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Respiratory illnesses in children: When and where to seek medical care for your child

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child with cold

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Atypical for summer, pediatricians’ offices, urgent care clinics and emergency centers have been inundated with large volumes of children with fever, runny noses, nasal congestion and coughing. Most healthy children have mild, cold-like symptoms and recover in less than two weeks. However, some children, particularly those younger than 2 years old, were born prematurely, and/or have chronic medical illnesses (such as asthma, cancer, diabetes, heart disease, kidney and liver disorders, neurological conditions, and sickle cell disease) are at risk for developing more concerning symptoms and complications. Parents should be aware of when and where to seek medical care for their child.

How can I care for my child?

Fever and pain in children can be safely treated with two medications, acetaminophen (i.e., Tylenol) and ibuprofen (i.e., Motrin). Because these medications use different active ingredients and mechanisms to treat symptoms, parents can use both acetaminophen and ibuprofen (alone or in combination) to safely treat their child’s fever and pain. Although, acetaminophen can safely be used in infants and children of all ages, fever-reducing medications should not be given to babies less than two months of age prior to speaking with a pediatrician or healthcare provider.

Also, it is important to remember that over-the-counter cold and cough medications should NOT be used to treat infants and children less than six years of age. Research does not support or show that these medications provide any symptomatic relief or improvement in younger children, and have been associated with serious and potentially life-threatening side effects related to their use. Alternative medications and products, such as normal saline (salt water) sprays, suction bulbs/syringes/aspirators, and cool mist humidifiers, can all be safely used in young children.

Is it safe to care for my child at home?

Fortunately, most colds are mild and symptoms get better on their own. If your child is interactive (awake, babbling/talking, recognizing family, playing, watching TV), drinking fluids and staying hydrated, and tolerating fever/pain medications, caring for him or her at home would be a safe choice.

When should I take my child to the pediatrician’s office?

Children who are at high-risk for developing respiratory complications or have prolonged or worsening symptoms should be evaluated by their pediatrician. Parents should speak with their child’s pediatrician to determine the best place for medical care if their child has a temperature greater than 101 (if younger than four months), fever lasting more than five days, worsening cough/breathing difficulty, persistent vomiting and poor appetite.

Is my local urgent care clinic a safe choice?

Although ill children should ideally seek care with their pediatrician, scheduled clinic hours and availability may not allow for an immediate, walk-in visit. Pediatric urgent care clinics may be a safe alternative and are typically equipped to diagnose and treat a variety of common pediatric illnesses and minor injuries.  Prior to going to a local urgent care, parents should ensure that a pediatrician will be evaluating their child and their health insurance covers the cost of the urgent care visit.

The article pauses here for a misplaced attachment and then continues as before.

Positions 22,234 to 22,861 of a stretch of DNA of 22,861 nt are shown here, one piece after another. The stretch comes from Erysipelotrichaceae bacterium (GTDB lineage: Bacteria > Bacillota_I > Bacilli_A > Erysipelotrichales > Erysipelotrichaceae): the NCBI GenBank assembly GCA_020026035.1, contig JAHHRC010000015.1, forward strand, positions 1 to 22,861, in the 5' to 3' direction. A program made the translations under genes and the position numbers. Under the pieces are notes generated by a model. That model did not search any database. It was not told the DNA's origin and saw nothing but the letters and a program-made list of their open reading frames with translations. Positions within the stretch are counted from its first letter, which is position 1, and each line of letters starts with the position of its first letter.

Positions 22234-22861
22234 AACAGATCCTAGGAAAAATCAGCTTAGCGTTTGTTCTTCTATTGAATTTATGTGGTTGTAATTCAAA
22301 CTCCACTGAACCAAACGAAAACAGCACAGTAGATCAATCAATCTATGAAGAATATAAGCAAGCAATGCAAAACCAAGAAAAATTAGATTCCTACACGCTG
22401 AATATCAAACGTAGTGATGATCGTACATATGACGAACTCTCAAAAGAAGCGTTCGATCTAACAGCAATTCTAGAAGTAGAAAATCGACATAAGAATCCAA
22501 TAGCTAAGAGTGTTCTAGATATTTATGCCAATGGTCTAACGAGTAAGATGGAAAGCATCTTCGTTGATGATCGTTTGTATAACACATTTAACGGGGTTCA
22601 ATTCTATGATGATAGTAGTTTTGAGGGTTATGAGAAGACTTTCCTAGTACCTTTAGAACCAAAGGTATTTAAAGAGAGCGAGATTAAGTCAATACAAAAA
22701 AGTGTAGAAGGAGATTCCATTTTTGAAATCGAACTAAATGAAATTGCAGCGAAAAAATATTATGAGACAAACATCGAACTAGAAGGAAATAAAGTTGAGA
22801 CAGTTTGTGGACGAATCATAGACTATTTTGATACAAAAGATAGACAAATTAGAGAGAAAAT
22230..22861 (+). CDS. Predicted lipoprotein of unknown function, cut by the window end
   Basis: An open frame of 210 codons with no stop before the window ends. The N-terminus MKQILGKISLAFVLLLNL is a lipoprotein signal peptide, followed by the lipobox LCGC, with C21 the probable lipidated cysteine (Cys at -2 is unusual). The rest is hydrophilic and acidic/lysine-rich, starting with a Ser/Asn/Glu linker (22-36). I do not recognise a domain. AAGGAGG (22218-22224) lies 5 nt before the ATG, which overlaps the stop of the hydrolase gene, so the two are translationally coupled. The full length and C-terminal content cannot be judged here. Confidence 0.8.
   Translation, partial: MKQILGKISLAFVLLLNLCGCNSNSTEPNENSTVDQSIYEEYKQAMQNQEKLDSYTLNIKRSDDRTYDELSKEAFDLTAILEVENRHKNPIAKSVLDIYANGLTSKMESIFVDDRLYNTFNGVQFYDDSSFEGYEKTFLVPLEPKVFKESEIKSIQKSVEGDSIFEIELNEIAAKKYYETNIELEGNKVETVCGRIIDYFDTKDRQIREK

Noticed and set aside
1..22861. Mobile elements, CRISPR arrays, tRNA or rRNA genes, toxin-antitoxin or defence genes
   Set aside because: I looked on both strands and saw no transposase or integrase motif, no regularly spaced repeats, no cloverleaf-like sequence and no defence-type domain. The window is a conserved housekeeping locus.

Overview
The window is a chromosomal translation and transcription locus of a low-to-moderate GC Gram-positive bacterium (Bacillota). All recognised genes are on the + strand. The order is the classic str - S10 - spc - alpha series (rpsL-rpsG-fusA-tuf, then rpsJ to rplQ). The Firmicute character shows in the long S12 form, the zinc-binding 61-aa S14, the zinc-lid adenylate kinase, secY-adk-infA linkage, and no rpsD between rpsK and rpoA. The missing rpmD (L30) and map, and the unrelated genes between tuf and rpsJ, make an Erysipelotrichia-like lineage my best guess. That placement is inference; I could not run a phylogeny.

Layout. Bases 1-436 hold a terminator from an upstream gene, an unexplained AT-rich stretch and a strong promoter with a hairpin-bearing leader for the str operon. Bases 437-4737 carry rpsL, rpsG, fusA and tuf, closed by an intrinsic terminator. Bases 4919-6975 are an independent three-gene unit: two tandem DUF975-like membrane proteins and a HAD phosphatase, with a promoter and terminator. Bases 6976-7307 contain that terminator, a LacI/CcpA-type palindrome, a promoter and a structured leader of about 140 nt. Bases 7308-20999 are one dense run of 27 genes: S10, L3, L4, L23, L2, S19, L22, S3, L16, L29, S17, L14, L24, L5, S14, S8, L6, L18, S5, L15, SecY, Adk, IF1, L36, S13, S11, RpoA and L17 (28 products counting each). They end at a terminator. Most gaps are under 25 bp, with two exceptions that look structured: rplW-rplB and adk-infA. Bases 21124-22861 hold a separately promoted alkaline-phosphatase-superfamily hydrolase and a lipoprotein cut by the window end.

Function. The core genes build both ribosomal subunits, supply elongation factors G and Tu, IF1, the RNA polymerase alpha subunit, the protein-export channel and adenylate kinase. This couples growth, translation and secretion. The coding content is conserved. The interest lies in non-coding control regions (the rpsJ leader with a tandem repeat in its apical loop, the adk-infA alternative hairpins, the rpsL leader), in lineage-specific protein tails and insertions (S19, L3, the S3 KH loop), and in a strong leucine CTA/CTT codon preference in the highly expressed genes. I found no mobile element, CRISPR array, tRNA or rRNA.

Is it time to go to the emergency center?

Knowing when and when not to take a child to an emergency center can be a difficult and stressful decision for many parents. This time of year, most emergency centers are extremely busy, and parents may find themselves waiting for long periods of time before seeing an advanced practice provider (APP) and/or physician. Parents should seek medical care in an emergency center if their child exhibits the following symptoms:

  • Difficulty breathing (fast breathing or trouble breathing)
  • Persistent vomiting and not drinking any fluids
  • Dehydration (no tears with crying, dry lips and mouth, no urination in more than 8 hours, not waking up or interacting)
  • Poor skin color (pale or bluish skin color)
  • Abnormal or altered behavior
  • Severe pain

Here’s a friendly reminder: Viruses that cause colds and other respiratory illnesses can easily spread through the air and close personal contact. To reduce your child’s risk of getting sick:

  • Keep babies under 4 months of age at home and limit their exposure to visitors. This is the best prevention to reduce the spread of germs.
  • Teach children to cover their mouths and noses when sneezing and coughing, and avoid touching their eyes, nose and mouth with unwashed hands
  • Ensure children are frequently washing their hands with water and soap or using an alcohol-based hand sanitizer
  • Encourage and remind children to wear their masks indoors and during high-risk gatherings

As the school year quickly approaches, teaching and reinforcing these easy tips will help keep your children healthy and those around them, as well. But, if your child does get sick, here is a helpful guide to determine when to take your child to an urgent care versus a pediatric emergency center.